BLOG – The Gospel according to the Grinch

How the Grinch Stole Christmas

This devotional was written for Oakland's Family Advent Workbook. The hope is that our children couldn't think about the Grinch without thinking about Jesus. We don't want to reject all the secular trappings outright, we want to trace them to Jesus' life, death, resurrection, and reign.

Find time to read or watch How the Grinch Stole Christmasas a family. Then take some time, maybe over cookies and milk or hot cocoa to chat about Jesus.

How did The Grinch remind you of Jesus or a Bible story?

Why did the Grinch hate Christmas?

Why did the Grinch do mean things?

Why do you do mean things sometimes?

What does the Grinch expect to happen when the Whos wake up?

What actually happens?

How does the singing affect the Grinch? Why?

Have you ever seen someone celebrate/sing even when bad things happen?

What does the Grinch do when his heart changes?

What does the Grinch learn about Christmas?

What is Christmas all about to you?

Every good story is good because it echoes the one great story of God’s rescuing love in Jesus that changes our hearts. In How the Grinch Stole Christmas, the Grinch hates Christmas because his heart is 2 sizes too small. A bad heart leads to bad actions (stealing Christmas) and even delights in the pain caused by bad actions. This gives us a picture of Sin. Sin is a heart problem, a heart that is all about me and what I want. All the bad things we call “sins” are really symptoms of Sin, the heart condition. We all need Jesus to change our hearts.

When the Grinch steal Christmas, he expects the Whos to cry and boo-hoo, but instead they sing. The still celebrate Christmas because, “Maybe Christmas doesn't come from a store. Maybe Christmas… perhaps… means a little bit more!”

All who have come to know the true meaning of Christmas can celebrate even when bad things happen. Even when bad things happen, Christians can celebrate because God is good, and at Christmas God sent his son to rescue us. Even if we have no presents under the tree, we can celebrate the present given on a tree – Jesus on a cross.

When people see us celebrate Jesus at Christmas more than the lights, ribbons, bows, and boxes, they will learn the true meaning of Christmas, and their hearts will change like the Grinch’s heart changed. Especially, when we invite them into our celebrations.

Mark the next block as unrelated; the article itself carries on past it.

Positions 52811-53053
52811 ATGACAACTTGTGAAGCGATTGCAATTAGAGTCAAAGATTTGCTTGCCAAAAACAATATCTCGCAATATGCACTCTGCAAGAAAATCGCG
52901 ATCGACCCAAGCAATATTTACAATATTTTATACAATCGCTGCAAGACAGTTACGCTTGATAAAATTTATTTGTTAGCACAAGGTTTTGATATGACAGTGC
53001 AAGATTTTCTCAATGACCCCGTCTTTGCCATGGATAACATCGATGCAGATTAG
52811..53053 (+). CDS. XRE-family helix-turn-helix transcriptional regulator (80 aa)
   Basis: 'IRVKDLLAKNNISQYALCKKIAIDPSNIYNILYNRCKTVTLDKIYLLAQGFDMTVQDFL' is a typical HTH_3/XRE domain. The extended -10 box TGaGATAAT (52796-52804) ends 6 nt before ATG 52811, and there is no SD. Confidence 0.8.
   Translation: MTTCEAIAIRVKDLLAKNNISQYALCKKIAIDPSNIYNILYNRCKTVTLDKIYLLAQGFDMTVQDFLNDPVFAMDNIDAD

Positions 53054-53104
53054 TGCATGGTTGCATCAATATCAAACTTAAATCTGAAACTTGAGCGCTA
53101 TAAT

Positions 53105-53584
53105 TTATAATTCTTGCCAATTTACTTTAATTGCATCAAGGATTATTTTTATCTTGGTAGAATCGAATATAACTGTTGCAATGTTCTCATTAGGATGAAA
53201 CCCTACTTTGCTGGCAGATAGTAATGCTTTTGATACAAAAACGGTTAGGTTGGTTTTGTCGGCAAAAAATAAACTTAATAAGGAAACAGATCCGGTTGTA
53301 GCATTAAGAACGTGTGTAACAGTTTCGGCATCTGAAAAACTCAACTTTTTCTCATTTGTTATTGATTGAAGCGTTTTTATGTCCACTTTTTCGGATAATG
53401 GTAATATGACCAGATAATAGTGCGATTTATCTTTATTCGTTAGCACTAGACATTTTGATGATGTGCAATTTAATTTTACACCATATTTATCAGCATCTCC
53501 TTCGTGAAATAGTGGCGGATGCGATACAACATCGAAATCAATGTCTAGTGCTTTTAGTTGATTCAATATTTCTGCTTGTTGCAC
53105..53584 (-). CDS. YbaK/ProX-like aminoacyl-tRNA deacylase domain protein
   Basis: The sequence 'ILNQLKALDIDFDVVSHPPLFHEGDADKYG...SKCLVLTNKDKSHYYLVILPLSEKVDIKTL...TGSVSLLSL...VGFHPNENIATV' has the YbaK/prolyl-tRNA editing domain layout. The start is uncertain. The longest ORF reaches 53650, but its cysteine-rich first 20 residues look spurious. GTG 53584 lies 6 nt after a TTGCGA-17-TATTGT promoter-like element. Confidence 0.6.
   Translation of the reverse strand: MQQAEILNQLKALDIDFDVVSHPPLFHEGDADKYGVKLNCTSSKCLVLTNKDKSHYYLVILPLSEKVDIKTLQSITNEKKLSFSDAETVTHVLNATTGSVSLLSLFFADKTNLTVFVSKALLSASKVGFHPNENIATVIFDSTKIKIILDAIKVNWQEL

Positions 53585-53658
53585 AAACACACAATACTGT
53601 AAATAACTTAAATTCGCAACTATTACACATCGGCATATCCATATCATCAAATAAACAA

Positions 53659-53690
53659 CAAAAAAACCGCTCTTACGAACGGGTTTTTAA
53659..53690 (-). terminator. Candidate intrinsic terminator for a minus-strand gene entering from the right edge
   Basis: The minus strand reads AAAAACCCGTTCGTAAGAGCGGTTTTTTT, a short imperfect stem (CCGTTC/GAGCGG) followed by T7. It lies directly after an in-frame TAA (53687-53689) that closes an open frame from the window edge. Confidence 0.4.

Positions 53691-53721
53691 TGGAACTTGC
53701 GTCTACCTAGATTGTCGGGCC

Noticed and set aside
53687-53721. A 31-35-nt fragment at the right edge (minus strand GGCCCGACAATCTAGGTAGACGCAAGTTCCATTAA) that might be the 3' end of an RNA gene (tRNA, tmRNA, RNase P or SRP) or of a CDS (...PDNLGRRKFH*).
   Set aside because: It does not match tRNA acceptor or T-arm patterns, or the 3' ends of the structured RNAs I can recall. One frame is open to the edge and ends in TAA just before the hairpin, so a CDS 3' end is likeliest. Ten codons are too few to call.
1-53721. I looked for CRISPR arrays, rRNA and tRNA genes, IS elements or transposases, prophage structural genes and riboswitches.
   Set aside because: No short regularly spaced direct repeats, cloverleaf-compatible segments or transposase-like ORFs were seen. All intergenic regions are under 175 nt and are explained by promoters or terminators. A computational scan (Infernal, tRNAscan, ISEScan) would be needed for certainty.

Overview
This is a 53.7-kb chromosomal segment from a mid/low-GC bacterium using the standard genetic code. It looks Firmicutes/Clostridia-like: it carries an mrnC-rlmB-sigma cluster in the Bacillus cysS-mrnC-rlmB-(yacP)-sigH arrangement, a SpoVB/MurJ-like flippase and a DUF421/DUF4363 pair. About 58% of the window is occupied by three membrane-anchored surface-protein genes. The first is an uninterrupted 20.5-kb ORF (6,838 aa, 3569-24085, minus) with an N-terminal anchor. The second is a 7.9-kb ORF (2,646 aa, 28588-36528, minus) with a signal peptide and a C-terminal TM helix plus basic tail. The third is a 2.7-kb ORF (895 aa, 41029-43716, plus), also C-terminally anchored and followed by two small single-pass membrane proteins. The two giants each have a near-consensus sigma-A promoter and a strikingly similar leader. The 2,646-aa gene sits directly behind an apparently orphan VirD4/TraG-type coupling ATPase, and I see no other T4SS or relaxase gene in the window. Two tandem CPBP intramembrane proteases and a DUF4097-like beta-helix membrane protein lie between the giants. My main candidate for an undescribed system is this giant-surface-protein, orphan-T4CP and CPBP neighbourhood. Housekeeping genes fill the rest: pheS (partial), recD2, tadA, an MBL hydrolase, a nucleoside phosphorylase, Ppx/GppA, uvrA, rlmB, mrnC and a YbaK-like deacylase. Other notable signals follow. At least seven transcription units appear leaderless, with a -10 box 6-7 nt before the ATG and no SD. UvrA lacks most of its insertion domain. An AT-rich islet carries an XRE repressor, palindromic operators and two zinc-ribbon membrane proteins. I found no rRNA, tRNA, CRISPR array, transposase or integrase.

Family Advent Devotional

Download a Family/Kid Advent Devotional Book

Hey Gang,
So I’ve never found anything quite like this. It is an Advent Devotional Book for families with young kids. If you have young ones and you’re trying to find a way to teach them the Christmas Story and get them asking good God questions, this might be helpful. If you have one of those chocolate Christmas countdown calendars, maybe you can read this before you open the chocolates and then discuss the questions while you enjoy them!!

It was designed and written by the church I attended in college, Lake Forest Church. I’d recommend printing it out and stapling it together, since the layout is all wonky in PDF view.

Merry Christmas!

Here is what Mike, their Pastor had to say about the book on his awesome blog:

Last Sunday we handed out a daily Advent devotional at the Kidtropolis check-in stations and I offer it today for your use.  It is primarily geared for parent(s) to lead their child(ren) through, as a user-friendly way to be in God’s Word daily and focus on Jesus this December.  But I am using it as my daily devotions this season personally, and want to invite you to as well.

The authors of this devotional guide are Aron Gibson (our kick tail WestLakeForest pastor) and Tracy Grubbs (our self-named ‘Creative Arts Chick’ at LFC – I allow people to write their own job titles). There are two things I like most about it:

  1. It models for us that our daily engagement with God’s Word doesn’t have to be exhaustive, long, or exhausting to be meaningful.  Sometimes a brief focus and prayer over a single verse has more sticking power for the day, and in the heart, than reading a whole chapter. And that can be done in a few focused minutes.
  2. They chose an Ignatian approach to a family devotional, by making one simple statement about each Bible reading, then posing a question or two.  Parents, this is tutoring you in how to be a ‘spiritual director,’ or shepherd, to your child.  Use the questions as starting points, let your child and yourself explore them, and gently turn them to consider God’s presence in their lives that day.

I’m asking the LORD to gift me with a more child-like heart this Advent season as I follow this guide.  Thank you Aron and Tracy.

You can download the LFC Advent Family Devotion here. Note: Because of how the booklets are set up for our printer, this download will not have the dates in order. You’ll just have added family bonding time searching for the dates as a first step 🙂 (also we will have a few more to handout in Kidtropolis this Sunday)